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Kim, Ko, Kim, Park, Kim, and Woo: Pneumomediastinum after arthroscopic shoulder surgery -A case report-


An 86-year-old female with a history of right rotator cuff injury was admitted for arthroscopic shoulder surgery under general anesthesia. There were no remarkable immediate postoperative complications. However, while recovering in the general ward, she developed dyspnea with hypoxia. She was immediately treated with oxygen, and antibiotics after pneumomediastinum was confirmed on both chest x-ray and chest computed tomography. Subcutaneous emphysema on either face or neck followed by arthroscopic shoulder surgery was common, but pneumomediastinum with hypoxia is a rare but extremely dangerous complication. Thus we would like to report our case and its pathology, the diagnosis, the treatment and prevention, with literature review.

Respiratory complications such as pneumothorax and pneumomediastinum following arthroscopic shoulder surgery are rare but serious complications that required aggressive treatment.
An 86-year-old female patient underwent arthroscopic shoulder surgery for right rotator cuff injury and transferred to general ward after full recovery from general anesthesia at the post anesthetic care unit (PACU). Approximately 5 hours after the surgery, pneumomediastinum was developed.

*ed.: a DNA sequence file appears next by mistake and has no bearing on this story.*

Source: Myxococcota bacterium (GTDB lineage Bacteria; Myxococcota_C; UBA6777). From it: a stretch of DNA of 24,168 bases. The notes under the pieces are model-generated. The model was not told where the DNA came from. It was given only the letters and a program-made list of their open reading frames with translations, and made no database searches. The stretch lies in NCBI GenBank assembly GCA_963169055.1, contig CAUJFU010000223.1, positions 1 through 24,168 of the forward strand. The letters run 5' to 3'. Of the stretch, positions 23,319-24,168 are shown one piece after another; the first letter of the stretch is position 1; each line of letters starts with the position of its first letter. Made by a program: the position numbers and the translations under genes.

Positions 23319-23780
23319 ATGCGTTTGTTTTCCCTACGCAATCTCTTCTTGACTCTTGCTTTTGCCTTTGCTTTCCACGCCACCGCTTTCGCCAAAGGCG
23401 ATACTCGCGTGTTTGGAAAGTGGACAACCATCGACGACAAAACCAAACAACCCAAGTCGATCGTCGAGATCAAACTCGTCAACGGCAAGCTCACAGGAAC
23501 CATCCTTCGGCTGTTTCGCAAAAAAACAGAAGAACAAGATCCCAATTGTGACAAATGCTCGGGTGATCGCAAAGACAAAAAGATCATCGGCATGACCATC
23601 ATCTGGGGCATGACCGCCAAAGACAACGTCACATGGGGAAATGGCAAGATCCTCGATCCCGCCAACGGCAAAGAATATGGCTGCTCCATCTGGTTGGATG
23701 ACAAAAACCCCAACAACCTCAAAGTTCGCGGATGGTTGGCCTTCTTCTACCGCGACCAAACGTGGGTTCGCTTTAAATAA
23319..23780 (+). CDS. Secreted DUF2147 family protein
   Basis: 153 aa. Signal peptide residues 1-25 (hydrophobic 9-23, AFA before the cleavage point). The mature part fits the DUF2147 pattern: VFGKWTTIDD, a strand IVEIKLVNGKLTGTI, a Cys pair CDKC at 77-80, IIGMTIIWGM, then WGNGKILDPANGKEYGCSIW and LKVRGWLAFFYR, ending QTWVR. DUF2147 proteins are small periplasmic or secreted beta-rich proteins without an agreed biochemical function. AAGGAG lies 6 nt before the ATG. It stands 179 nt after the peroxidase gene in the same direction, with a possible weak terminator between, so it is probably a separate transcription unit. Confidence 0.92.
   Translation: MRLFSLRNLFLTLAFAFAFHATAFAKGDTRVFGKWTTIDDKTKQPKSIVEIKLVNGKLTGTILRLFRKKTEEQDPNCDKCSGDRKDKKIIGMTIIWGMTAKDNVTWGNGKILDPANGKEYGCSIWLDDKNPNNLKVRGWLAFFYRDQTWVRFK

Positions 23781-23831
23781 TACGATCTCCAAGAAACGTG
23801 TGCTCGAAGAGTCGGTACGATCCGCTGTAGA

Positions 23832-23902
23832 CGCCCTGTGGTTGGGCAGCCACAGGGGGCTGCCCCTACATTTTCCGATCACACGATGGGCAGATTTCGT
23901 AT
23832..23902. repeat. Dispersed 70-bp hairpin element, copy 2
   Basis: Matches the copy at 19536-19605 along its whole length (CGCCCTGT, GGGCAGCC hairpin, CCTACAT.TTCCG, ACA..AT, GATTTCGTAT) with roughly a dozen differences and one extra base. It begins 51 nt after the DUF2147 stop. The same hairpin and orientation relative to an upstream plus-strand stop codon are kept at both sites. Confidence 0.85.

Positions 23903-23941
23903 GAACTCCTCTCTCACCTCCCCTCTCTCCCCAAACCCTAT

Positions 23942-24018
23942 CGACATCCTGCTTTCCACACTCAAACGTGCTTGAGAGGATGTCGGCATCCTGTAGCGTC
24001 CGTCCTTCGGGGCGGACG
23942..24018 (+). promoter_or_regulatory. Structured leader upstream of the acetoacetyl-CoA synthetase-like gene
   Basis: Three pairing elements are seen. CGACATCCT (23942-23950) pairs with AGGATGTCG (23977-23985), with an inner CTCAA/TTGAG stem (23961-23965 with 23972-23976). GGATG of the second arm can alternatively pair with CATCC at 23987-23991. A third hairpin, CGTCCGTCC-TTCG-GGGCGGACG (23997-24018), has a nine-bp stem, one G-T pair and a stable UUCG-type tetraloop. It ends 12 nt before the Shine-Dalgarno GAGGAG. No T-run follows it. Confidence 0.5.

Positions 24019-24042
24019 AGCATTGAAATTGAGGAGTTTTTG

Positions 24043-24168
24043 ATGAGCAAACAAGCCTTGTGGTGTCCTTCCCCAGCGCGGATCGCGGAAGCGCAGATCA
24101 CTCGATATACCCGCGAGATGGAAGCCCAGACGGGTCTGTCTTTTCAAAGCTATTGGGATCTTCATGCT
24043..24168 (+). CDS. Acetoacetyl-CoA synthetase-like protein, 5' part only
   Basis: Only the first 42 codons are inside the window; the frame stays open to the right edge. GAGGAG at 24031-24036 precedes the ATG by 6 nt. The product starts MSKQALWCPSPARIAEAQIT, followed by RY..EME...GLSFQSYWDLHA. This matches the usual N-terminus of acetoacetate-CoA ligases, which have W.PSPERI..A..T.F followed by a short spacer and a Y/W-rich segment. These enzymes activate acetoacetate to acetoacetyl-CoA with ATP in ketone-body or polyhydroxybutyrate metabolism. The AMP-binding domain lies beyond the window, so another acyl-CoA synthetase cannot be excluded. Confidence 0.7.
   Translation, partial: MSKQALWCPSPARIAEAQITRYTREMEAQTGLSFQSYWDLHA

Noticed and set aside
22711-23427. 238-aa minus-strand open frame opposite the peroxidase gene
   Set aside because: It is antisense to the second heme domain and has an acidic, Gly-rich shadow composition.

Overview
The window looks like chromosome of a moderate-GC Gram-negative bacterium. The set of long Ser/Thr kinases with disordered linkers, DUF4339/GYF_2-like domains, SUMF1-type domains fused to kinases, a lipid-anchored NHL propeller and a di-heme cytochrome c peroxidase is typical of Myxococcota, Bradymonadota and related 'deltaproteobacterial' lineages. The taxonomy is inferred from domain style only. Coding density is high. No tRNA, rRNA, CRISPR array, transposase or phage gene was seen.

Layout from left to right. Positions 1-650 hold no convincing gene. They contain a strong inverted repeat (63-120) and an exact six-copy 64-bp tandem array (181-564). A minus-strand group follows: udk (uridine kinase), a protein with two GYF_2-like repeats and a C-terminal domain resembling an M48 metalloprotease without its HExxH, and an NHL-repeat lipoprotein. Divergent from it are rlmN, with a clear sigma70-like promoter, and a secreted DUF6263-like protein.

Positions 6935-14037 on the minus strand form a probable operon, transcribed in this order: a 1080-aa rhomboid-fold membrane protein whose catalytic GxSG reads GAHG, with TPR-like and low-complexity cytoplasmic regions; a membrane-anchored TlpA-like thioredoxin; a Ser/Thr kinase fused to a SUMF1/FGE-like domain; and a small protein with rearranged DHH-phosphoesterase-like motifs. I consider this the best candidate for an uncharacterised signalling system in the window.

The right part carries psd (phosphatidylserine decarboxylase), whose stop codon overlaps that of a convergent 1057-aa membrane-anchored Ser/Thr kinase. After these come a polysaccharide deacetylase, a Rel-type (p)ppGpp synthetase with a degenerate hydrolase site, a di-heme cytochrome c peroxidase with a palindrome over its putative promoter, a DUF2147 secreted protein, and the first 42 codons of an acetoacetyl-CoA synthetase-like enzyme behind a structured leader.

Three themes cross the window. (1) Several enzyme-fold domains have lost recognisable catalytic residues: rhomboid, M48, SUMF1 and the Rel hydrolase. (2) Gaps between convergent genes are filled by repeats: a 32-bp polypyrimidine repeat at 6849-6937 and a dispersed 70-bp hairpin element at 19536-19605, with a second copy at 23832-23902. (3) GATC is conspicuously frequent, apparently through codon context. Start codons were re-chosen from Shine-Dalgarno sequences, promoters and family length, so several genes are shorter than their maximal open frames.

While reviewing this case, we address the pathology, the diagnosis, the treatment and the prevention of pneumomediastinum occurring after arthroscopic shoulder surgery, including a literature review.

Case Report

An 86-year-old female patient with right rotator cuff injury was admitted for arthroscopic shoulder surgery under general anesthesia. The patient was 148 cm in height and 54 kg in weight, with hypertension controlled by medication, and otherwise generally healthy condition. The physical examination and laboratory finding including a chest x-ray taken for preoperative evaluations were normal and pulmonary function was normal.
No premedication was given. Initial blood pressure was 170/85 mmHg, heart rate 67 beats/min, oxygen saturation 97%, and body temperature 36.0℃. Thiopental 250 mg, lidocaine 40 mg, and rocuronium 40 mg were administered intravenously. Endotracheal intubation was done successfully without complication. After intubation, the lung sound on both lung fields was remarkable and tube was fixed at 21 cm. For maintenance of anesthesia, oxygen 2 L/min, N2O 2 L/min, sevoflurane (1.2-2.0 vol%) were administered, and remifentanil was continuously infused 0.1-0.2 µg/kg/min. Volume-control ventilation was maintained with a tidal volume of 450 ml, with respiration rate of 12/min. Airway pressure was maintained to 20 cmH2O, whereas partial pressure of end-tidal carbon dioxide (PETCO2) was kept to 35-38 mmHg. When one hour passed after induction, PETCO2 was reduced to 32 mmHg and tidal volume and respiration rate were controlled to 450 ml and 10/min respectively. Airway pressure was maintained to 19 cmH2O.